Finding out that you need to wear hearing aids can be a daunting prospect. Not only is there the social stigma to overcome but it's easy to imagine hearing aids being similar to a pair of glasses, inconvenient at times, but restoring your hearing perfectly. Unfortunately this is not the case, even with top of the range hearing aids. But don't despair, some basic knowledge will equip you to get used to hearing aids quicker. Read on for more details.
A hearing aid is just that, an aid – a way of enabling you to access the listening world the high tech way. By carefully selecting a hearing aid that’s chosen based upon your lifestyle and needs as well as your specific hearing loss, you can regain a high level of hearing ability.
Getting used to Hearing Aids
Hearing Loss is individual
Hearing loss is different for everyone, as such try not to compare your ability to hear with others. This is your journey with a destination determined by your very unique lifestyle choices and expectations.
Adapting takes time
Take your time, there is no sudden fix, no instantaneous cure. You’re not just relying on great amplification in order to access the hearing world. Your brain has become used to a lower level of sound and will take time to adapt to the sounds that will suddenly bombard it from all directions. For example, the chopping sound of a knife on a wooden board can seem overwhelming at first. Retraining your brain to identify and separate sound can take weeks and months to perfect. Everyone is different, and adaptation depends upon your level of hearing loss, how suddenly this loss occurred and how quickly your brain adapts to the new sounds. Be patient and work things through, it will all be worth it in the end.
Loud can be surprising. The startling thing about wearing a hearing device is that it intensifies all sound generated around you significantly. When trying a hearing aid for the first time, having suffered hearing loss, the sudden rush of sound from all angles can be overwhelming. Digital hearing aids should be pre-programmed to ensure the sound levels you receive are both safe and processed at an appropriate volume. Even so, you still have to get used to receiving or ignoring certain background noise, just as your brain would naturally do.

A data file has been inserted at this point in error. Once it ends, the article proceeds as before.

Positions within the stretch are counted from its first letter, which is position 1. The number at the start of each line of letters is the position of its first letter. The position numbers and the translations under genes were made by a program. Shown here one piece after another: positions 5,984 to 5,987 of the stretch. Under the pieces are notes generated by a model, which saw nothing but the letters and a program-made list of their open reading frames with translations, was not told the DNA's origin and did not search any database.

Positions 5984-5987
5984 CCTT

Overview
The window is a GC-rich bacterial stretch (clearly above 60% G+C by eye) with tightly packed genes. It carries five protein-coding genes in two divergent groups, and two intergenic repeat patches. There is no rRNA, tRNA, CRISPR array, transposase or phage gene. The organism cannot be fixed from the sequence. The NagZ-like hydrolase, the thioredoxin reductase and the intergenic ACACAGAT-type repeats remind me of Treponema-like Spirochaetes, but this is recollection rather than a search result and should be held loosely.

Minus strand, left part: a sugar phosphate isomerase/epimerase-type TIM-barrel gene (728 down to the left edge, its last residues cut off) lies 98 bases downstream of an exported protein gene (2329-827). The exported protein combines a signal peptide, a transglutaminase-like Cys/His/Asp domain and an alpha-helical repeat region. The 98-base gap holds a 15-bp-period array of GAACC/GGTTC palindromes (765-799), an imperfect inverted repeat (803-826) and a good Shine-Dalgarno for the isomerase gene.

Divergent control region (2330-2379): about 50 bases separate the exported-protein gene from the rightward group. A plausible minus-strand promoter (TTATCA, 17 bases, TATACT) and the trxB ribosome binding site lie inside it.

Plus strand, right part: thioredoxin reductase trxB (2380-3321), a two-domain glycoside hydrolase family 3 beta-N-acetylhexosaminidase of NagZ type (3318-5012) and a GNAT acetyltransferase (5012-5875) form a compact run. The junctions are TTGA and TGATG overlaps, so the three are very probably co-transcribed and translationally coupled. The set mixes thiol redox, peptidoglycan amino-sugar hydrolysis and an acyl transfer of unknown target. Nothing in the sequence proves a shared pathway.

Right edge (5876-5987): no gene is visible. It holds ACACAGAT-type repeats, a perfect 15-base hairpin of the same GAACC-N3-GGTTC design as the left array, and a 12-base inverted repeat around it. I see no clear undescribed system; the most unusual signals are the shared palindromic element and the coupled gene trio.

The Right Fit is important
There’s nothing like the right fit. Inserting your hearing aid correctly takes a bit of practice and is often tricky to do for the first time. Once the technique is mastered, you won’t look back. If you continue to feel discomfort or the sound quality is compromised, it may be worth getting a doctor or nurse to take a look at your ear canal and make sure it’s not blocked with excess wax. The hearing aids can make your ear feel itchy at first which can be helped by proper cleaning each night, for example using a spray for the ear such as the Audiclean Total Ear Care System Dual Pack. At no point should you feel pain. If this occurs, you need to seek further advice.
Wearing something in or behind your ear for protracted periods of time can be a weird sensation at first. Rest assured with time, you’d get used to wearing one, just as people adjust to wearing glasses.
Avoid noisy situations at first
Your body will need time to adjust to all the extra amplification. Day by day, you can increase your usage until it’s at a level that you are comfortable with. It’s best to use it in quieter places initially. Throwing yourself into a noisy party or clamorous restaurant on day one may only serve to give you a headache.
Pardon, what did you say? Such sentences may be less frequent thanks to the use of a hearing aid. But you will still say it if you're in a noisy environment. Even with the best directional technology in your hearing aids, it may be difficult to hear as well as you used to.
Rediscovering your voice
Discover a new you – or rather a new voice. That initial surprise when you speak for the first time with amplification is a common experience for many first time wearers. You’ll get used to it.
Helping yourself to hear better
Give your hearing an added boost by being aware of your listening environment. Turn your back on interfering background noise where possible. In a restaurant for example, sitting with your back to the wall will help prevent the experience of being able to hear the conversation from the table behind better than the one in front of you. Try and concentrate on one conversation at a time. Position yourself closer to the person you are talking to so that you can see their facial expressions easily. This way, you can read their lips and use their body language to reinforce what you’re hearing. Remember a conversation doesn’t have to be word perfect.
Removing it can be a strange experience
Taking off your hearing aid may cause sound to feel leaden. Don’t worry, this is perfectly normal and just serves to prove that you’ve been hearing better with a little bit of help from your aid.
About Hearing Direct
We are one of the world's leading hearing aid specialists. HearingDirect offers a wide range of affordable products, and information resources to help improve the quality of life for the hard of hearing.
- Hearing aids,
- Accessories such as earplugs,
- and amplified devices such as super loud alarm clocks and amplified phones.
Author: Joan McKechnie
After qualifying as a Speech-Language Pathologist and Audiologist Joan has spent most of her 20 year career in hearing-care related roles. She has a wealth of experience within the hearing aid and hearing rehabilitation fields and has worked in manufacturing environments with two hearing aid companies helping to develop products and roll out new technologies. Joan has been involved with Hearing Direct since its launch and enjoys the online retail environment which seeks to provide easier access to hearing products and accessories. She is HCPC registered. Read Joan's full bio here.